This implementation uses a few interesting functions and capabilities in clojure: iterate, partial, cons, recur, destructuring in argument lists, variable-length arg lists, passing functions as arguments.

The paper can be found on the web in various forms.  One is here: http://www.cse.chalmers.se/~rjmh/Papers/whyfp.pdf.  There’s also an interview with Hughes on InfoQ: http://www.infoq.com/interviews/john-hughes-fp.  [BTW, in that interview, Hughes says his favorite book is “Learning Functional Programming” by Paul Hudak; that book uses Haskell though].

If someone is new to clojure and wants to learn a lot fast, you may be interested in doing something similar with the examples in sections 4.2 (numerical differentiation) and 4.3 (numerical integration).  This was the first time I explicitly used lazy evaluation to actually solve a problem, and was also the first time I did anything with destructuring, so this was well worth my time.

```;;;;;;;;;;;;;;;;;;;;;;;;;;;;;;;;;;;;;;;;;;;;;;;;;;;;;;;;;;;;;;;;;;;;;;;;;;;;;;;;;;;;;;;;;;
; Why Functional Programming Matters, John Hughes, 1984.
; Section 4.1, Newton-Raphson Square Roots
;;;;;;;;;;;;;;;;;;;;;;;;;;;;;;;;;;;;;;;;;;;;;;;;;;;;;;;;;;;;;;;;;;;;;;;;;;;;;;;;;;;;;;;;;;
; Iteration function, version 1
(defn fx [n x] (/ (+ x (/ n x)) 2))
(fx 100 10)
; 10
(fx 100 11)
; 221/22
(fx 100 12)
; 61/6
; Need to call this function repeatedly, passing in the latest estimate x each time.
; The paper uses the function 'repeat', let's start there.
(doc repeat)
; Nope, that just repeats the value or sequence you pass in; no functions involved.
(doc repeatedly)
; Nope, this calls the same no-arg function repeatedly. Not much use for this situation.
(find-doc "repeat")
; Lots of spammage, nothing useful here...
; Finally ran across 'iterate' function somewhere on internet while looking for
; something totally different...
(doc iterate)
; -------------------------
; clojure.core/iterate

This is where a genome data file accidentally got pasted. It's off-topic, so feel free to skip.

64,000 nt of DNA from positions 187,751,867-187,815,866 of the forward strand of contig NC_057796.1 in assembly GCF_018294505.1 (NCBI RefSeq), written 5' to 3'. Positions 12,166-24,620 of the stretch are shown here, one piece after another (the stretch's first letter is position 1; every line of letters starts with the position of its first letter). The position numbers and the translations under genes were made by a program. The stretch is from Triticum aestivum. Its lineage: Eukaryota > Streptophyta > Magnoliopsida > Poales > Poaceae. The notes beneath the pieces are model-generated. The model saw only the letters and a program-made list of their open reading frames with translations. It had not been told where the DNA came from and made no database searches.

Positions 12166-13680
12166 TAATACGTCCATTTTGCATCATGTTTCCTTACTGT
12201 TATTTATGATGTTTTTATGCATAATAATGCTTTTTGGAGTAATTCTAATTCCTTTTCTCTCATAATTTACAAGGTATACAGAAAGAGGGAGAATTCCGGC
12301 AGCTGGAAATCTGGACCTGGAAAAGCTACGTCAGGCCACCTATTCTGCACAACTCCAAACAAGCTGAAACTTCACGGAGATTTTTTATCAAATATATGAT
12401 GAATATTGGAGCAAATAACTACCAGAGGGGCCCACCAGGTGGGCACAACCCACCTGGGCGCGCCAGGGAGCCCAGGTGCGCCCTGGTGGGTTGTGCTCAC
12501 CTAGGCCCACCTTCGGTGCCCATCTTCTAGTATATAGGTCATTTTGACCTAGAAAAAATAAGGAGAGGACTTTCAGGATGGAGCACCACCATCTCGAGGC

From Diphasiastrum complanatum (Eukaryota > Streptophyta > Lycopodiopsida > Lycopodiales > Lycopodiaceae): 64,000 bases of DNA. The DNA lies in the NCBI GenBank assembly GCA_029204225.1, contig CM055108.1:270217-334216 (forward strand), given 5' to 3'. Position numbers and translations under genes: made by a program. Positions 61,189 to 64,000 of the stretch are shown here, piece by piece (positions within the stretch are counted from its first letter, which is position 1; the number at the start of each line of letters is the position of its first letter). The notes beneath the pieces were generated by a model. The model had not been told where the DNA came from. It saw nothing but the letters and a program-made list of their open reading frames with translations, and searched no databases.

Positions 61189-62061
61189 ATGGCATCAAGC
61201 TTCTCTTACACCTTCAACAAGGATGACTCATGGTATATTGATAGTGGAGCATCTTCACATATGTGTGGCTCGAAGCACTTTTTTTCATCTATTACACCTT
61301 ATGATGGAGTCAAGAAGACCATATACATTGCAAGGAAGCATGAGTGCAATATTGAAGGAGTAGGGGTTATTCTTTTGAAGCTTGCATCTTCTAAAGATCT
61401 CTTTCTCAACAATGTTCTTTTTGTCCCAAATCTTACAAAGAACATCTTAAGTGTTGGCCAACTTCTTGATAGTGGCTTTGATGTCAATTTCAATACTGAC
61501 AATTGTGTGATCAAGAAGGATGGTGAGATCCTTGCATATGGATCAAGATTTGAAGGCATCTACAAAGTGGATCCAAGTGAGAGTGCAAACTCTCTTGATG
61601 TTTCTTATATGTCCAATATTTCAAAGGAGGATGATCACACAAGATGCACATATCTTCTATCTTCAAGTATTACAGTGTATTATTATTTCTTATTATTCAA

; ([f x])
;  Returns a lazy sequence of x, (f x), (f (f x)) etc. f must be free of side-effects
; Note that the iterate function takes 1 arg, so 'bind' in the 1st arg to the fx function
; using the clojure 'partial' function.
(iterate (partial fx 100) 15)
; Ruh roh, just killed by repl with an infinite sequence! (But it seemed like it worked)
(take 5 (iterate (partial fx 100) 15))
; (15 65/6 1565/156 976565/97656 381469726565/38146972656)
; Don't really like the ratios, so convert to float instead - iteration fn, version 2
(defn fx2 [n x] (float (/ (+ x (/ n x)) 2)) )
(take 5 (iterate (partial fx2 100) 15))
; (15 10.833333 10.032051 10.0000515 10.0)
; First cut at the function to check for convergence.  The paper's definition looks
; similar to clojure's destructuring, so try that.
(defn within [ [a b remainder] ]
(if (<= (abs (- a b)) 0.0001) b (recur (cons b remainder))) )
; java.lang.Exception: Unable to resolve symbol: abs in this context
(doc repeat)
; Nuthin.
; I thought clojure had an 'abs', maybe that's incanter.  Anyways, it's easy to write one.
(defn abs [x] (if (< x 0) (- 0 x) x))
(abs 3)
; 3
(abs 0)
; 0
(abs -1)
; 1
; Now back to our regularly scheduled programming...
(defn within [ [a b remainder] ]
(if (<= (abs (- a b)) 0.0001) b (recur (cons b remainder))) )
(within [10 11 12 13 14])
; java.lang.IllegalArgumentException: Don't know how to create ISeq from: java.lang.Integer
; Gaaa. Something's amiss, probably my destructuring attempt.
; Make sure I'm calling cons the right way...
(doc cons)
; cons needs a seq for 2nd arg
; Digression to check destructuring...
(defn test-destruct-args [[a b c]] (println a (type a) b (type b) c
(type c)))
(test-destruct-args [1 2 3 4 5])
; 1 java.lang.Integer 2 java.lang.Integer 3 java.lang.Integer
; nil
; Last arg is being seen as a scalar, need it to be the 'rest of the sequence'
(defn test-destruct-args [[a b & c]] (println a (type a) b (type b) c
(type c)))
(test-destruct-args [1 2 3 4 5])
; 1 java.lang.Integer 2 java.lang.Integer (3 4 5)
clojure.lang.PersistentVector\$ChunkedSeq
; nil
; Need to put an '&' before last arg to get the 'rest of the sequence'
(defn within [ [a b & remainder] ]
(if (<= (abs (- a b)) 0.0001) b (recur (cons b remainder))) )
(within [10 11 12 13 14])
; java.lang.NullPointerException
; Not handling the 'end of sequence' condition, (- a b) blows up with nils.
; [Also, not handling the termination condition for the recur, so we'd go on forever!]
(defn within [ eps [a b & remainder] ]
(if (<= (abs (- a b)) eps)